Danube Delta World Heritage Site The waters of the Danube, which flow into the Black Sea, form the largest and best preserved of Europe’s deltas. The Danube delta hosts over 300 species of birds as well as 45 freshwater fish species in its numerous lakes and marshes.
The Danube Delta Biosphere Reserve, shared with Romania and Ukraine, is a labyrinth of water and land, made up of countless lakes, channels, islands at the end of a 2,860 km long river. The Danube Delta is the largest European wetland and reed bed, forming also Europe’s largest water purification system. The area is particularly well known for the abundance of birdlife: 312 important bird species are present in the Delta, which is an important stopover and breeding area for many bird species. About 90 fish species are fond here, including populations of sturgeon. It is also one of the last refuges for the European mink, the wildcat, the freshwater otter and the globally threatened monk seal. The biosphere reserve was declared as both Natural World Heritage and Ramsar site in 1991.
- As a young region in full process of consolidation, the Danube Delta represents a very favourable place for the development of highly diverse flora and fauna, unique in Europe, with numerous rare species.
- The plaur is a mixture of reed roots, grass and soil, usually floating or anchored on the bottom. As a rule, the reed surrounds the lakes and ponds, slowly invading the water surface. This type of ecosystem is noted for the variety and large populations of birds, some of them very rare. The most important are the tufted duck (Aythya fuligula, red crested pochard (Netta rufina), mallard (Anas platyrhynchos), Greylag goose (Anser anser), Pygmy cormorant (Phalacrocorax pygmaeus), purple heron (Ardea purpurea), Great white egret (Egretta alba), little egret (Egretta garzetta), Spoon bill (Platalea leucorodia), White pelican (Pelecanus onocrotalus), Dalmatian pelican (Pelecanus crispus), Mute swan (Cygnus olor), Glossy ibis (Plegadis falcinellus). Among the mammals, there is the otter (Lutra lutra), mink (Mustela lutreola), little ermine (Mustela erminea aestiva), wild boar (Sus scrofa), wild cat (Felis silvestris), and in the winter, the hare (Lepus europaeus), and on the brink of disappearing from the delta, the wolf and the fox. The raccoon dog (Nyctereutes procyonoides), bizam (Onda zibethica), and to some extent the copyu (Myocastor coypus) are recent species successfully adapted.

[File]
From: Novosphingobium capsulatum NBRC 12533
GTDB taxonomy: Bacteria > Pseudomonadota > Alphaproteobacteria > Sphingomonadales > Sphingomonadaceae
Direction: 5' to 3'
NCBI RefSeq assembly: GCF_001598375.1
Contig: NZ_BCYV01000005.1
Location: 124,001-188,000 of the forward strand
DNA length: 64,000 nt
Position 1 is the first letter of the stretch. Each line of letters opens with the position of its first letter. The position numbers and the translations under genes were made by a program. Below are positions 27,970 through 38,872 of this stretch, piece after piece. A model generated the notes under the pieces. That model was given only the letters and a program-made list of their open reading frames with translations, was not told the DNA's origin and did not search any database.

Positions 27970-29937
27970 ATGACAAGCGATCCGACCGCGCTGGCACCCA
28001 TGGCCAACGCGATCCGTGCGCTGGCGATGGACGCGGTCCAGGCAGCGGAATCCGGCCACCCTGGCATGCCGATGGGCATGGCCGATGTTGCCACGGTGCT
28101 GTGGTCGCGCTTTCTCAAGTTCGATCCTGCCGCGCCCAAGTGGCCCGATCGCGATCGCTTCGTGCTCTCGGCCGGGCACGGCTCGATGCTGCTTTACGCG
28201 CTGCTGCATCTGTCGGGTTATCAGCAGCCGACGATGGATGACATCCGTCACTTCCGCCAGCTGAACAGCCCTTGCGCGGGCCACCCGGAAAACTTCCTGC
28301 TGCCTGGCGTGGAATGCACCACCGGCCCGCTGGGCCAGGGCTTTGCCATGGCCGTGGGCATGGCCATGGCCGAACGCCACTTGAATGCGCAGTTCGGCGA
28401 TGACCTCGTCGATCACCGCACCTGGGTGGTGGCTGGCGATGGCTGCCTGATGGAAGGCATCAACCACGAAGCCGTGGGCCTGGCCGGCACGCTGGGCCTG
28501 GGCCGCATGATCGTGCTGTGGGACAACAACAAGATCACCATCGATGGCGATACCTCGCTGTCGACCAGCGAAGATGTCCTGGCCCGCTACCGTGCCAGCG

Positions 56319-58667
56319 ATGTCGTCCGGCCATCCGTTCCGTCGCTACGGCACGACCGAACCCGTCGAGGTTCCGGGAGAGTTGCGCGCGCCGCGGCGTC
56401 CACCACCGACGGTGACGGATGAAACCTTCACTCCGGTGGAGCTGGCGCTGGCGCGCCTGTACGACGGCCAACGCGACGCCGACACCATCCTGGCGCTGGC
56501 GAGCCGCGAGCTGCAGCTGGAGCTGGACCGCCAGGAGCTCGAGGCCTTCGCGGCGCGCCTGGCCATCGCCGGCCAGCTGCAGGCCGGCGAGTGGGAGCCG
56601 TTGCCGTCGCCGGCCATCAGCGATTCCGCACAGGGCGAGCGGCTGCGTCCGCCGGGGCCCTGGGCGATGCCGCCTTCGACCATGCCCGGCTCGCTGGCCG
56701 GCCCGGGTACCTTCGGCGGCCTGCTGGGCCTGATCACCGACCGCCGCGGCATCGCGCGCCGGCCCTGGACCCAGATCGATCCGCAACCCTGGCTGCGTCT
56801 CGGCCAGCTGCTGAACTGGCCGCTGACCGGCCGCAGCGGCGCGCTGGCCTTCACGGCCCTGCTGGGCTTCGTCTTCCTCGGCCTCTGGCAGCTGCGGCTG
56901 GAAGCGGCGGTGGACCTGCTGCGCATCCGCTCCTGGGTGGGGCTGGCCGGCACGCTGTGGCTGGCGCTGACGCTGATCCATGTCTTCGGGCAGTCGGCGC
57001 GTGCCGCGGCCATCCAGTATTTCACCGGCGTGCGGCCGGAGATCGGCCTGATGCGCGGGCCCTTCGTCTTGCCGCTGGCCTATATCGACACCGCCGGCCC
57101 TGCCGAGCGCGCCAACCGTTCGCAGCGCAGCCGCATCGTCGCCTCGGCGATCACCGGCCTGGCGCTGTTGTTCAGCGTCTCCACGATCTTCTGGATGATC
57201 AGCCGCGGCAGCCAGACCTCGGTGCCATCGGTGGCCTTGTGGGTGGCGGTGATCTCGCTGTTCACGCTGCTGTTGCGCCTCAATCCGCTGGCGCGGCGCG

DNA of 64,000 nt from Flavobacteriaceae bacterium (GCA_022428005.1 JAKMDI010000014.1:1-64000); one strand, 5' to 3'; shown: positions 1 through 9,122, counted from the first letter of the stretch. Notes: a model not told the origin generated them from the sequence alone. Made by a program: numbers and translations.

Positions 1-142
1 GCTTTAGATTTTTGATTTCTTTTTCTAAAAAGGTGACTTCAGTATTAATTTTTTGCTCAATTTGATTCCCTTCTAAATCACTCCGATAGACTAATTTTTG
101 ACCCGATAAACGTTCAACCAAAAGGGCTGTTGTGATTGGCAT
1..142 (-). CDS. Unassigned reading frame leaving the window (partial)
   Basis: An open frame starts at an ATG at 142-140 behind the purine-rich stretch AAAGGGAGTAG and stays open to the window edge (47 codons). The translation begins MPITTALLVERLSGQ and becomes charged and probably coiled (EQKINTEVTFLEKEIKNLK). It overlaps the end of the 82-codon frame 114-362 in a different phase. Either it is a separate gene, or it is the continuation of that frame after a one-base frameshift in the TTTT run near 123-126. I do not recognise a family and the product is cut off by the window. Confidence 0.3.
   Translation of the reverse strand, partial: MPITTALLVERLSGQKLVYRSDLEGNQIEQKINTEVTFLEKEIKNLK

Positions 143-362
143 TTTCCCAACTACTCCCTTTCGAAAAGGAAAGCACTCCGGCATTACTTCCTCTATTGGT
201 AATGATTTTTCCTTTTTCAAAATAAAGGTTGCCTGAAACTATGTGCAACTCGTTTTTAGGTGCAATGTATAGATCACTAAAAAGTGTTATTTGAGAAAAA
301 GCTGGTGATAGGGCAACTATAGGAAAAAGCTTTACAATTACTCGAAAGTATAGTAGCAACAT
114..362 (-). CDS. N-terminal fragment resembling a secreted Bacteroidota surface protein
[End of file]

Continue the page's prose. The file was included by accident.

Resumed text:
- The Danube Delta is home to over 60% of the world’s population of pygmy cormorants (phalacrocorax pygmeus), 50% of red-breasted geese (branta ruficollis) and the largest number of white pelicans (pelecanus onocrotalus) and Dalmatian pelicans (pelecanus crispus) in Europe.
- It also is home to the world’s largest reed bed expanse – 625, 000 acres / 240,000 ha.
- More then half of the Delta Biosphere Reserve is virtually intact.
- A bird-watchers’ paradise, the Danube Delta offers the opportunity to spot more than 300 species of migratory and resident birds, including eagles, egrets, vultures, geese, cranes, ibises, cormorants, swans and pelicans. Located on the 45th parallel, the Danube Delta makes for a perfect stopping-off point between the Equator and the North Pole for millions of migratory birds
- The White Pelican (pelecanus onocrotalus) :In March, swaths of white pelicans leave the Nile Delta and the Red Sea to come nest in the Danube Delta. The Delta is home to Europe’s largest breeding population (some 3,500 pairs).
- Dalmatian Pelican (pelecanus crispus): After decades of decline, this species’ numbers have slowly begun to increase in the Delta. Currently, some 150 pairs have been spotted in several small colonies.